Until a few decades ago, Punan tribals of Sarawak, Borneo, were animists. This young man, photographed in 1975, presents an egg as an offering to mountain spirits. (Photo copyright © by Kaj Halberg)



Female shaman, performing a ritual for a pilgrim (the man in yellow dress) at a Daoist temple, Siao Liouchou Island, southern Taiwan. (Photo copyright © by Kaj Halberg)




In former times, all humans were animists, who believed that everything in nature, including animals, stones, and trees, harboured a spirit, benevolent or evil, who controlled the acts of men. These spirits were able to leave the creature, or the place they dwelled, flying around to benefit or harm humans.

You had to take great care not to be possessed by an evil spirit, which could be prevented by presenting offerings, including animals, bits of cloth, or food, to the spirit. Likewise, offerings could be made to benevolent spirits to obtain their goodwill.

Still today, at several locations around the world, offerings are brought to stone cairns, sacred trees, prominent rocks, etc., indicating remnants of animism.



Carved wooden images, depicting local gods, called bulol, guard the rice harvest in an Ifugao tribal house, Bocos, northern Luzon, Philippines. (Photo copyright © by Kaj Halberg)



Sacred stones have been placed on this scaffold in the Punan village of Long Ba, Sarawak, Borneo. In the old days, pig blood was smeared onto these stones before the men went head-hunting. (Photo copyright © by Kaj Halberg)



The picture below was taken in a village, inhabited by Jani tribals, near Kotpad, Odisha (Orissa), eastern India. It shows clay images, which have been placed as offerings beneath a sacred tree outside a shrine, dedicated to a local goddess, Mauli. I was told that an offering of a clay tiger, for instance, would protect you against tigers, an offering of a clay cow would protect against disease among cattle, etc.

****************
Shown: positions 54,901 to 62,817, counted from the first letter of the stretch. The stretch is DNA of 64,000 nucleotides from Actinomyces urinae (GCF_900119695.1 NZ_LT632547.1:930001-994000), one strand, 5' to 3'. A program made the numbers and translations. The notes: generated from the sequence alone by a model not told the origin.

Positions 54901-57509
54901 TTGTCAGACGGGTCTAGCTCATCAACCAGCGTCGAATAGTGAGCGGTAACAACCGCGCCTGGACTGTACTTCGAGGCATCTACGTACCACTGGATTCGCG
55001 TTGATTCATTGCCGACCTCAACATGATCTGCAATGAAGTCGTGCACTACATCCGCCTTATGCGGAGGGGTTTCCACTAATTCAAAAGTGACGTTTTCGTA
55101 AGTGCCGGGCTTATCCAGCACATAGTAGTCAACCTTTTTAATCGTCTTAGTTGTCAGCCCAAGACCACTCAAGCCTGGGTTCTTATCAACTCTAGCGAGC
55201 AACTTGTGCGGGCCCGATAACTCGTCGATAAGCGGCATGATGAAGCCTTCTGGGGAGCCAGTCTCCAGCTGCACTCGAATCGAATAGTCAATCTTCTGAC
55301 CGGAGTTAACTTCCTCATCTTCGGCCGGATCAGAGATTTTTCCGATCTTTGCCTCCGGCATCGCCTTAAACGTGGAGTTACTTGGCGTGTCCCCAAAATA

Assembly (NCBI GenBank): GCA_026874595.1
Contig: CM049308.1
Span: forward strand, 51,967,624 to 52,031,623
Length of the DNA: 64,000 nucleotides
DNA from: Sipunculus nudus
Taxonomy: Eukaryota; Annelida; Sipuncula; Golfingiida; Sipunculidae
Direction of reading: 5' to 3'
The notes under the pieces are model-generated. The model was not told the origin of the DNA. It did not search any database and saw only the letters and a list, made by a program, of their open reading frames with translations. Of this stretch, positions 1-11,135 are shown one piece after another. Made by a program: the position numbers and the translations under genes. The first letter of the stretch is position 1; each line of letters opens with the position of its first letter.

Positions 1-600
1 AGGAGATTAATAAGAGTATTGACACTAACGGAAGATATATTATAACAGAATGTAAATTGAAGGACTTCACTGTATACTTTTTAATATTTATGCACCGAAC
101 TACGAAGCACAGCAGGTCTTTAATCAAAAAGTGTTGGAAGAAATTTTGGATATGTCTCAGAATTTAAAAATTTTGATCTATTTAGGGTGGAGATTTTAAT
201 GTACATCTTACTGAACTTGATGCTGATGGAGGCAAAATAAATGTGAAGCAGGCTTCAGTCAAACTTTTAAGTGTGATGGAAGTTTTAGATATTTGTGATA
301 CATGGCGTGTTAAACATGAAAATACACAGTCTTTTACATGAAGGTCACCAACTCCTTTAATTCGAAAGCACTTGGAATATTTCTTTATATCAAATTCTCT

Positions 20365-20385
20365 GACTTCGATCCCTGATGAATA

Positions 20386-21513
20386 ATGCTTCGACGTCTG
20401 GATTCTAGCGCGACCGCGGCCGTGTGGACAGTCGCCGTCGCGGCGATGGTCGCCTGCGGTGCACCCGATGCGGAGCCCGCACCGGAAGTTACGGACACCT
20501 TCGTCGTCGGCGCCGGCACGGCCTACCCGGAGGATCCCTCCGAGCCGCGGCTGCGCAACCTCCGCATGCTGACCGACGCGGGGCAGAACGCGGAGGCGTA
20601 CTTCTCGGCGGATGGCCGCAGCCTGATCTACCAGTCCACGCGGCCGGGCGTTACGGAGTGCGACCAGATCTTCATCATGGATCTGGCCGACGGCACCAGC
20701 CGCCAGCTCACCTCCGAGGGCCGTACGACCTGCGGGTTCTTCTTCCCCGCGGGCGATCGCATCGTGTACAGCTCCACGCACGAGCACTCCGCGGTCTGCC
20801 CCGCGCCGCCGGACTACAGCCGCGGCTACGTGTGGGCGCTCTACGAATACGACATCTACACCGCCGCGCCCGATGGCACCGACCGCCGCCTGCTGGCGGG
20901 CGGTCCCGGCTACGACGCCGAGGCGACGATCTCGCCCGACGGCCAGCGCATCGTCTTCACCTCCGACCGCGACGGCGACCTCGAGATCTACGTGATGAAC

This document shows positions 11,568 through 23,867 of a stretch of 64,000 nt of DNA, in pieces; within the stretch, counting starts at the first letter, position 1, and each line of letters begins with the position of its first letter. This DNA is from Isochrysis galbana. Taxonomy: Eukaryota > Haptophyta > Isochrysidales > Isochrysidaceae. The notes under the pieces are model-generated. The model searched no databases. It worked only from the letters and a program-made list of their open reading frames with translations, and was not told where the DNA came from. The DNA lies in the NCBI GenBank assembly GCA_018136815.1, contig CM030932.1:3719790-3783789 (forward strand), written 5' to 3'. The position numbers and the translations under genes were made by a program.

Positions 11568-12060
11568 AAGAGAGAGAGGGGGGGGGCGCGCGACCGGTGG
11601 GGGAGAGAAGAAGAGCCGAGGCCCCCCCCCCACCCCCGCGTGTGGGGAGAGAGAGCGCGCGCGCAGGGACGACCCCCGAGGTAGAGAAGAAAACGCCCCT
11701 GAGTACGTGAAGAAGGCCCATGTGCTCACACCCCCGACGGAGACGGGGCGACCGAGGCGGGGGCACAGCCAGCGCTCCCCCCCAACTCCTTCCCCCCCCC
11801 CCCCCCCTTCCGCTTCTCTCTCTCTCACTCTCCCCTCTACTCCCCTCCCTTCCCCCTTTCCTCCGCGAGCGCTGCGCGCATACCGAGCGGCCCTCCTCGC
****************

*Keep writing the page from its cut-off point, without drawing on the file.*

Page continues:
(Photo copyright © by Kaj Halberg)



Before the introduction of Hinduism and Buddhism, many Asian animists practiced a religion called Bon (pronounced with a long ‘o’). For some of these animists, the ox was a sacred animal, which was revered, and oxen were often presented as offerings to gods or spirits.

Today, traces of this ancient practice may still be seen, especially in Ladakh, northern India, where horns of cows, yaks, and wild goats are placed as offerings on stone cairns. The horns and stones are often painted red, in which case they are called Lato Marpo (‘Red Gods’). The red dye probably symbolizes blood from sacrificed animals.



Horns of yak and Siberian ibex (Capra sibirica), painted red, have been placed as offerings on cairns, Markha Valley, Ladakh. (Photos copyright © by Kaj Halberg)



On the kora (pilgrim route) around Tashilhunpo Monastery, Shigatse, Tibet, a yak skull has been placed as an offering near mani stones, slabs with carved Buddhist mantras. Note that mantras have also been carved into the skull. (Photo copyright © by Kaj Halberg)



This skull of a bharal, or Himalayan blue sheep (Pseudois nayaur), has been placed among Tibetan prayer flags and fragrant juniper branches (Juniperus), Kagbeni, Mustang, central Nepal. (Photo copyright © by Kaj Halberg)



This offering had been placed along a trail near Kakani, Helambu, Nepal. It consists of eggs and small figures (gods?), made from sticky rice and soil (?), with hats made from banana leaves. It clearly shows traces from pre-Hindu and pre-Buddhist animism. A few seconds after the upper picture was taken, a dog ate the whole thing. (Photos copyright © by Kaj Halberg)



This picture possibly shows a local animist deity, carved in stone, which has been erected outside a gompa (a Tibetan Buddhist monastery) near the village of Nagonde, Helambu, central Nepal. Poles with Buddhist prayer flags are seen in the background. (Photo copyright © by Kaj Halberg)